Radiator fluid?



14 replies to this topic
  • Dougie

Posted May 06, 2000 - 03:34 AM

#1

I want to replace my rad fluid and I was wondering if I can use any brand from an auto parts store to do so. I thought I remember there was a certain kind you need to use in the bike. Maybe I dreamed it.

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Dougie, '99 WR400
Mods: YZ timing, Race Tech Suspension, FMF PC IV, FMF Hi FLo Moto, YZ seat, IMS 3.3 tank, One Industries Graphics, Renthal bars, 14/52 gearing.

  • gbernard

Posted May 06, 2000 - 04:59 AM

#2

DOUG. ANY RAD CONDITIONER WILL DO BUT A GOOD,READ EXPENSVIE , ONE IS BEST. TRY A PREMIXED ONE.

  • Kevin_in_New_Hampshire

Posted May 06, 2000 - 06:46 AM

#3

Dougie,
If you use the mix type (I do), use demineralized water. The minerals in your tap water will plate onto the internal surfaces of your radiator. This will reduce your heat transfer coefficient across your radiator.

  • Guest_Guest_*

Posted May 06, 2000 - 07:16 AM

#4

Before I bought my new WR I read in one of the dirt bikin' rags that the pre-mix is the way to go. I remember the article talking me into it because of harsh silicates and abrasives that are in the store bought stuff. Once again, its a little bit more expensive but when your riding and racin', its worth it to me.

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Darin from Missouri WR400F Pro-Tapers, Applied TC, Clarke 3.3, YZ seat, Scotts Shark Fin, FMF PC IV S.A., One Industries Hannah Retro Kit, WER Steering Dampner,Pacemaker Computer, Andrews Powder Coating-painted gloss black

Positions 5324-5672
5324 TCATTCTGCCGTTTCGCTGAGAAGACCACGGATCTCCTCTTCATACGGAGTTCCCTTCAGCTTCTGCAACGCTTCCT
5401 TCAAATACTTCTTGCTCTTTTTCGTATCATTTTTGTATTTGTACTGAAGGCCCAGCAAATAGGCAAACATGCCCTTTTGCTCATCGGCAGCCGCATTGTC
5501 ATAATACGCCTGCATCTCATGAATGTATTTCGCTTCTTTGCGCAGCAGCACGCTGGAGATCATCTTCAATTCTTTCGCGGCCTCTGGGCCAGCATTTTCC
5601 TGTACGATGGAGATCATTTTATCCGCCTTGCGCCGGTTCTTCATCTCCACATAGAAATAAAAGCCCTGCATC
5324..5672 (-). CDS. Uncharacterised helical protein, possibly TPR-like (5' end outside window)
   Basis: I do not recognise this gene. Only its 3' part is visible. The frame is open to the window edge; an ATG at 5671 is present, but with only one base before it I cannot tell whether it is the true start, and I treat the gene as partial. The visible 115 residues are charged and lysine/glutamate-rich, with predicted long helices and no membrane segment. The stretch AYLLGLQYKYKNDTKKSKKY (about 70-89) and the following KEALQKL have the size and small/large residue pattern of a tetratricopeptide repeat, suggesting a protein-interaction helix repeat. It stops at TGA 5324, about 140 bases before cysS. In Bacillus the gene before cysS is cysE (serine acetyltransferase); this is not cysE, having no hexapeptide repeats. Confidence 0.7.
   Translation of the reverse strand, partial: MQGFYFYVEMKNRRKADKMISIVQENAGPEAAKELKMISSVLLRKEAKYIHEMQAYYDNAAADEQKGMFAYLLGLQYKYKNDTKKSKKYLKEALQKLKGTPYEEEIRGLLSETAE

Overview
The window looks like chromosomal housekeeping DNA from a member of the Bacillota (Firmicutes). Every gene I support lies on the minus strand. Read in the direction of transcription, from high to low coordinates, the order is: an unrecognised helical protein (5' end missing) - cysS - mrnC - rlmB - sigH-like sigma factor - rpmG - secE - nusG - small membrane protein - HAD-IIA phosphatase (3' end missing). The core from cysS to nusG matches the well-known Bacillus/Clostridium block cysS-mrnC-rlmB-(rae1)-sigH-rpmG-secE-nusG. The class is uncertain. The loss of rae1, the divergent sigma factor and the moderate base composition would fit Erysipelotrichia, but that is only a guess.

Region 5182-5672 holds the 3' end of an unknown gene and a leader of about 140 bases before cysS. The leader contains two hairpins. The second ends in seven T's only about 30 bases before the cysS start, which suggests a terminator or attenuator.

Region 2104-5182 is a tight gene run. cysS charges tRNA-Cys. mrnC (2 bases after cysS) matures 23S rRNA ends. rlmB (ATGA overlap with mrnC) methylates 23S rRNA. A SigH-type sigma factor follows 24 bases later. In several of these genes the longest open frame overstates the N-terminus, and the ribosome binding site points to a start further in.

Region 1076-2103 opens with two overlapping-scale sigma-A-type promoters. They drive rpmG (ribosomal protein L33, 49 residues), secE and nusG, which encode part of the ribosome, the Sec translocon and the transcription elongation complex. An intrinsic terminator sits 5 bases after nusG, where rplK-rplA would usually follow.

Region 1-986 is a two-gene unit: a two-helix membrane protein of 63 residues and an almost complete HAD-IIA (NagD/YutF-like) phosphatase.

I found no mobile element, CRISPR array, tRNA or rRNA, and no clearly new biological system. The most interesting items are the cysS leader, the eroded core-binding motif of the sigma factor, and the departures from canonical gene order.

• MotoGreg

Posted May 06, 2000 - 03:34 PM

#5

I work for Honda (cars) and Honda coolant doesn't have silicates in it and the inside of the cooling systems stay clean as a whistle, no buildup of crap. I'd use that coolant if possible. Also, I put plain water with "water wetter" in and the impeller seal promptly started to leak so I went back to coolant/water mix.

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'99 WR400
'92 GSXR 7/11
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Anyone here a sportbike fan also? Then visit us here at www.insanespeed.com

  • JamesD

Posted May 06, 2000 - 09:04 PM

#6

I read a little warning the Honda dealer put up by their coolant about silicates and water pump failures in Goldwings.

Just because most of the failures were on bikes using coolant with silicates does not mean that was the cause of the failures. It probably just means that's the % of Goldwings that end up with coolant containing silacates in it. Really, how many people buy coolant at the Honda dealer?

Silicates shouldn't be any worse on a bike than a car. I really hate when statistics are misused.

  • James_Dean

Posted May 06, 2000 - 09:28 PM

#7

Dougie,
Take the advice above, a friend with a CR500 had his radiator completely clogged with white crystals after paying no attention to the warnings. His waterpump also developed a hole internally from pitting in the cases. Since then I have only used the Honda premixed coolant.

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  • JamesD

Posted May 06, 2000 - 11:19 PM

#8

Ok... were the white crystals from the silicates in the antifreeze or from the calcium, clorine, iron, and other minerals in the water he used? The silicates are in the antifreeze to reduce that kind of buildup since tapwater is normally used with it.

A buddy with a cooling system problem without any proof of what caused it doesn't mean a whole lot. I know of over a dozzen bikes that use regular coolant with no problems... it doesn't mean there isn't a problem with silicates on some bikes. What I'm saying is there is no scientific evidence to show the antifreeze caused any failure.